Don’t assume just because infinite scrolling happens to be the next big design trend that it is the next feature one should pursue.

Usability Woes

had an experience today at the mall that really reminded me how important usability is.

a lady was at the hardware shop frantically asking around for help on how to use her samsung phone. she was trying to figure out why her input method had switched to a symbol/number keyboard and was trying to switch it back to the QWERTY keyboard.

seeing a young looking dude (me), she prods me and asks for help after exhausting her options with the cashier and assistant at the hardware store.

and so, presented with the  phone and the different buttons, i got hit by a usability nightmare. on first glance, none of the buttons instantly seemed to hint toward a change of keyboard. after fiddling with plausible buttons (“1/2” button gave me the next keyboard of symbols, the “T” button gave some symbol selection, and the “V” button closed the keyboard)  for a while, i still drew a blank. so that’s two strikes.

my dad, a seasoned samsung user suggested going to settings to see if something needed to be toggled, which to me completely didn’t make sense since such a toggle function probably required heavy usage.

i tried long pressing, double pressing. nope.

apologetically, i returned the phone to the hapless woman, to which she commented “oh no.. i always get this problem. i’m just not smart enough for a smart phone”

le sigh. i felt like telling her it was the fault of the UX designer at samsung. and truthfully it is. things are ultimately meant to be usable for the average customer. any such complaints just speaks of poor design. yet another reason why i refuse to switch from apple to samsung.

but i realised the way i tinkered with the phone also shows how we humans normally react to a novel situation of usage.

(1) Look for intuitive clues. Things that close ought to have a “x” button, things that can drag out have a handle in the desired pull-out direction etc..

(2) If intuition fails, fiddle around with plausible options. The trial and error should not heavily penalise the user, i.e. it should be easy to return to the same screen, reverse the effects of the button press (hopefully by pressing the same button)

(3) Indications – if a button is pressed, show it so. If the keyboard is in some mode, show it! Indicators also work well as toggle buttons.

(4) If all else fails, and USERS shouldn’t get to this step.. they go to settings and hope for the best. But really, settings should be used for one-time off functionalities and changing of settings.

Usability is so important. honestly. samsung has so many functionalities and capabilities ahead of apple. but i refuse to change, just because using it frustrates me and i refuse to go on that learning curve.

Dashboards, Schdashboards

Read an article on the psychology of informational dashboards by Shilpi Choudhury  today. In it, she summarises the fundamental reasons why humans crave for information summarised on dashboards:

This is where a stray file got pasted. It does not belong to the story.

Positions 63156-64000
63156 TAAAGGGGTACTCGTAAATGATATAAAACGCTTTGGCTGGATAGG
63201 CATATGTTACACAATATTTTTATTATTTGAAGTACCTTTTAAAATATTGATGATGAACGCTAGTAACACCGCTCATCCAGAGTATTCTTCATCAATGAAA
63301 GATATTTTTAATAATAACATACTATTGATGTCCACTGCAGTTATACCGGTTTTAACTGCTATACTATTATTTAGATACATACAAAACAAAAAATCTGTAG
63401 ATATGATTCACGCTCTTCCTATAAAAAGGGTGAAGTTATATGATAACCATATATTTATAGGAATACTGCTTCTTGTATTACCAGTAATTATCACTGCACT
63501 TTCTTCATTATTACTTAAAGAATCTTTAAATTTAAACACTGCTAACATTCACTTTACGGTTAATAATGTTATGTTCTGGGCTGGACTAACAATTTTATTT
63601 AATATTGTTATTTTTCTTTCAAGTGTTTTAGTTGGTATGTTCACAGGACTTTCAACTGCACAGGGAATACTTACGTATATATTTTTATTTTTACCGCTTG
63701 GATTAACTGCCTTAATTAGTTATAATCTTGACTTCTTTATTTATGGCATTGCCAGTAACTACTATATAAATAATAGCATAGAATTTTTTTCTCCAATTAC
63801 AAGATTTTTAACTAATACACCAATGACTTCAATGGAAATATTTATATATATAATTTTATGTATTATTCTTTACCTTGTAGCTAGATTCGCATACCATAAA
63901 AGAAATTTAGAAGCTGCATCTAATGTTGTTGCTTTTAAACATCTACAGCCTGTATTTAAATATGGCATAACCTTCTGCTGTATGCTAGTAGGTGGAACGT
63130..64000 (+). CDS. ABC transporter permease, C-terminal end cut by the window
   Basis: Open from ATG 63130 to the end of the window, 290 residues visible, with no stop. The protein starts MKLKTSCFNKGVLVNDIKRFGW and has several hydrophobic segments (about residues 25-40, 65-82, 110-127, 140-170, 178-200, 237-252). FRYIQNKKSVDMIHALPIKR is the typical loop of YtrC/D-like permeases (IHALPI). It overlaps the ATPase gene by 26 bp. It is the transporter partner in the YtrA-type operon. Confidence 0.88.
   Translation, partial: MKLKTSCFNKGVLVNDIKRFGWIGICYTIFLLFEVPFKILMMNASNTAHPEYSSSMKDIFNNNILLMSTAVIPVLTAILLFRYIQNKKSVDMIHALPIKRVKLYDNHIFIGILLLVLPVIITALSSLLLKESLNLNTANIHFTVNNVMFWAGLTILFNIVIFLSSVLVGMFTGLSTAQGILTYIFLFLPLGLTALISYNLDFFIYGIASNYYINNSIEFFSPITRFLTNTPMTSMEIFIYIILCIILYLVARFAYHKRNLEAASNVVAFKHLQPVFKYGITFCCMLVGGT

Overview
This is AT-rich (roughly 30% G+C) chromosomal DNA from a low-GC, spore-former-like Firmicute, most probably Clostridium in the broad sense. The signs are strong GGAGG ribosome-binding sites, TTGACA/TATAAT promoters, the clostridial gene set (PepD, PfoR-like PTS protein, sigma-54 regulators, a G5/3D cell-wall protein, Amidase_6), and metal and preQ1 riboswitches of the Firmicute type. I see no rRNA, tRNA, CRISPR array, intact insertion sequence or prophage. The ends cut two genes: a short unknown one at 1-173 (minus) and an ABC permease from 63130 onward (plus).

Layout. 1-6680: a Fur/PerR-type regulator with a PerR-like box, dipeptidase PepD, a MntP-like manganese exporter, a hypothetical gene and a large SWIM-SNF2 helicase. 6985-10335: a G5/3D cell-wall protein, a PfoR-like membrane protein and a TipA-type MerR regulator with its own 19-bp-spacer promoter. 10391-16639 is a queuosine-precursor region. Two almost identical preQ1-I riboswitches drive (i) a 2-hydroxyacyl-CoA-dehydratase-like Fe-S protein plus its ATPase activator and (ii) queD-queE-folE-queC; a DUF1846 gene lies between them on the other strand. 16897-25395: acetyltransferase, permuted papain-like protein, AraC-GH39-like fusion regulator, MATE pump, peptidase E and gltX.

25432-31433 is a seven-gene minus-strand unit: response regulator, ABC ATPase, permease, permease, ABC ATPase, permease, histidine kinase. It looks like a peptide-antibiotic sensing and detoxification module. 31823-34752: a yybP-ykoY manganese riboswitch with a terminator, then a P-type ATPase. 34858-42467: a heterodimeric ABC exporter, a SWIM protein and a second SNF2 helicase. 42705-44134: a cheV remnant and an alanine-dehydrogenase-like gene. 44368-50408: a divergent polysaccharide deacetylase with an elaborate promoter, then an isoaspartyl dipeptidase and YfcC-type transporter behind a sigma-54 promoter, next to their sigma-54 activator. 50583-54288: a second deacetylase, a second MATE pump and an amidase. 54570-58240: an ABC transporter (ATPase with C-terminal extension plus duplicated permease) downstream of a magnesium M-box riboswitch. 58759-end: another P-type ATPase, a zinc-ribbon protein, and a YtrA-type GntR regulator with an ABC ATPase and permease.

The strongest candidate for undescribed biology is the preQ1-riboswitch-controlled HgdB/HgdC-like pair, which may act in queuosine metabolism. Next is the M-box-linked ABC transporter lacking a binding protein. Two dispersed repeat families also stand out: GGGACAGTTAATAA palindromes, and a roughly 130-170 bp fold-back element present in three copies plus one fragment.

[1] Humans have a natural desire to be in control.

[2] Humans have a notoriously short short term memory.

[3] Humans desire to cut down clutter.

My thoughts

I guess being the pragmatist I am, the next question that naturally comes to my mind is then: How do we create appealing, effective dashboards?

Some things came up to mind:

Reducing cognitive clutter

Shilpi cites an article by Jakob Nielsen and mentions that we typically can only remember up to 7 distinct chunks of information in our short term memory, and that this information fades in about 20 seconds. What this suggests to me is that we can’t exactly perform cognitive processes involving more than 7 distinct pieces of information — so excel sheets can actually hurt more than help.

Here’s where presenting data visually becomes important – graphs, info-graphics and the likes all serve to reduce the cognitive load such that we can absorb, understand and memorise (short term) more data in order to perform more complex analysis and trending, in effect allowing us to see the forest for the trees easily.

[Likewise in communications, people tire when seeing too many pieces of information/data and would much rather welcome an image]

Of course, not all info-graphics were created equally. The well crafted info-graphic utilises natural psychologically distinct visual attributes like colour, size, density, shape (the gestalt principles!) in order to compress information and hence convey more information to the viewer at a quick glance.

Timely Reminders, Proper Organisation

A second point that would make dashboards useful would be the way it can coordinate and inform users when and where intervention is needed. There should be flexibility for intervention rules to be set in order for the dashboard to prove valuable to the user, whose requirements might change across time.

Finally, a proper dashboard calls for proper organisation of data – and this honestly, shouldn’t be done at the level of the dashboard, but rather at the data architecture level. Ultimately a dashboard is meant for the display and manipulation of data that has been captured and organised within a system – if the system has a crappy data architecture, then the dashboard is probably not going to be any bit helpful.